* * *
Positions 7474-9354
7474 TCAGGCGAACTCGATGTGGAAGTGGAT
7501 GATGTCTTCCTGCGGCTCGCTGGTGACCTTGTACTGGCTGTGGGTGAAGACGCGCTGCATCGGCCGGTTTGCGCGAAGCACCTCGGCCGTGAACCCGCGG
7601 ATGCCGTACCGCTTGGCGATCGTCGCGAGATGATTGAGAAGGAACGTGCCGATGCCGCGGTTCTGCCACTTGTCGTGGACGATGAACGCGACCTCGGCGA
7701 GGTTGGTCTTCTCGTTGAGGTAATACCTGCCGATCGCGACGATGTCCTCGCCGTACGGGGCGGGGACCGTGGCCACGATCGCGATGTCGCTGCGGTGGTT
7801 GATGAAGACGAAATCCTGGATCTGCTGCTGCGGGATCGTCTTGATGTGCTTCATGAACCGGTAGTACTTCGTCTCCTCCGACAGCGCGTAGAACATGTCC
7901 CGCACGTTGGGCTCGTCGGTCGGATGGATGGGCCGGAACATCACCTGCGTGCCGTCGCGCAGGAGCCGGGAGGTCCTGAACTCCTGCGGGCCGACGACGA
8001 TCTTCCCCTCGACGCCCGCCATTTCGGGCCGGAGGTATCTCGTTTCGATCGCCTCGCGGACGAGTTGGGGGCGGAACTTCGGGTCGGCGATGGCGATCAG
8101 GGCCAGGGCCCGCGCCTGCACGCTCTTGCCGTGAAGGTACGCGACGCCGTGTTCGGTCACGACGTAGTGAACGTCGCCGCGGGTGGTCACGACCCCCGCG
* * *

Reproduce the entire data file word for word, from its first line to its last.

Positions 7474-9354
7474 TCAGGCGAACTCGATGTGGAAGTGGAT
7501 GATGTCTTCCTGCGGCTCGCTGGTGACCTTGTACTGGCTGTGGGTGAAGACGCGCTGCATCGGCCGGTTTGCGCGAAGCACCTCGGCCGTGAACCCGCGG
7601 ATGCCGTACCGCTTGGCGATCGTCGCGAGATGATTGAGAAGGAACGTGCCGATGCCGCGGTTCTGCCACTTGTCGTGGACGATGAACGCGACCTCGGCGA
7701 GGTTGGTCTTCTCGTTGAGGTAATACCTGCCGATCGCGACGATGTCCTCGCCGTACGGGGCGGGGACCGTGGCCACGATCGCGATGTCGCTGCGGTGGTT
7801 GATGAAGACGAAATCCTGGATCTGCTGCTGCGGGATCGTCTTGATGTGCTTCATGAACCGGTAGTACTTCGTCTCCTCCGACAGCGCGTAGAACATGTCC
7901 CGCACGTTGGGCTCGTCGGTCGGATGGATGGGCCGGAACATCACCTGCGTGCCGTCGCGCAGGAGCCGGGAGGTCCTGAACTCCTGCGGGCCGACGACGA
8001 TCTTCCCCTCGACGCCCGCCATTTCGGGCCGGAGGTATCTCGTTTCGATCGCCTCGCGGACGAGTTGGGGGCGGAACTTCGGGTCGGCGATGGCGATCAG
8101 GGCCAGGGCCCGCGCCTGCACGCTCTTGCCGTGAAGGTACGCGACGCCGTGTTCGGTCACGACGTAGTGAACGTCGCCGCGGGTGGTCACGACCCCCGCG